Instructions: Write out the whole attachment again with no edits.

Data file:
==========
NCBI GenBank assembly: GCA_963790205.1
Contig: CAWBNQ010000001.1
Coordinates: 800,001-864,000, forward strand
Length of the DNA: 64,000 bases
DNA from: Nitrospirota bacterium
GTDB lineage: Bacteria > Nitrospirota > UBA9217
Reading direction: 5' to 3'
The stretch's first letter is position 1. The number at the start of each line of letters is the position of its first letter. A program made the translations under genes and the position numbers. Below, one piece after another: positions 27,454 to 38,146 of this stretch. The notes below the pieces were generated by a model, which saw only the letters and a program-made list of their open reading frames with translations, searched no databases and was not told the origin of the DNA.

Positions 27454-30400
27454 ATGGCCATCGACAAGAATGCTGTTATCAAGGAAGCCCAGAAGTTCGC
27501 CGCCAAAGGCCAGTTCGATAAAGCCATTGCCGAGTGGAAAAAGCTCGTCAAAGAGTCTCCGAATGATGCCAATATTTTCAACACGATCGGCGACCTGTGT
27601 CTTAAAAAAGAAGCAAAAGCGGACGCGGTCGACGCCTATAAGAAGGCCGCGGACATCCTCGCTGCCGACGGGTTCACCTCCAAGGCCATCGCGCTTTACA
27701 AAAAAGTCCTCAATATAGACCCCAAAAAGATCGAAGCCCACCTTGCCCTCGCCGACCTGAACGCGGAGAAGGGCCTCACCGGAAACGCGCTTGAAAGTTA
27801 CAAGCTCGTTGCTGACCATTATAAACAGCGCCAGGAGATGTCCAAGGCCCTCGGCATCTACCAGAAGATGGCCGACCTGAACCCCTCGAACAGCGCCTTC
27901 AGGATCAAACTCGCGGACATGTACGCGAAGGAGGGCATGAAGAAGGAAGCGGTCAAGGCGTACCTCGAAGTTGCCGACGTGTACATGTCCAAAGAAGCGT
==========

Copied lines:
NCBI GenBank assembly: GCA_963790205.1
Contig: CAWBNQ010000001.1
Coordinates: 800,001-864,000, forward strand
Length of the DNA: 64,000 bases
DNA from: Nitrospirota bacterium
GTDB lineage: Bacteria > Nitrospirota > UBA9217
Reading direction: 5' to 3'
The stretch's first letter is position 1. The number at the start of each line of letters is the position of its first letter. A program made the translations under genes and the position numbers. Below, one piece after another: positions 27,454 to 38,146 of this stretch. The notes below the pieces were generated by a model, which saw only the letters and a program-made list of their open reading frames with translations, searched no databases and was not told the origin of the DNA.

Positions 27454-30400
27454 ATGGCCATCGACAAGAATGCTGTTATCAAGGAAGCCCAGAAGTTCGC
27501 CGCCAAAGGCCAGTTCGATAAAGCCATTGCCGAGTGGAAAAAGCTCGTCAAAGAGTCTCCGAATGATGCCAATATTTTCAACACGATCGGCGACCTGTGT
27601 CTTAAAAAAGAAGCAAAAGCGGACGCGGTCGACGCCTATAAGAAGGCCGCGGACATCCTCGCTGCCGACGGGTTCACCTCCAAGGCCATCGCGCTTTACA
27701 AAAAAGTCCTCAATATAGACCCCAAAAAGATCGAAGCCCACCTTGCCCTCGCCGACCTGAACGCGGAGAAGGGCCTCACCGGAAACGCGCTTGAAAGTTA
27801 CAAGCTCGTTGCTGACCATTATAAACAGCGCCAGGAGATGTCCAAGGCCCTCGGCATCTACCAGAAGATGGCCGACCTGAACCCCTCGAACAGCGCCTTC
27901 AGGATCAAACTCGCGGACATGTACGCGAAGGAGGGCATGAAGAAGGAAGCGGTCAAGGCGTACCTCGAAGTTGCCGACGTGTACATGTCCAAAGAAGCGT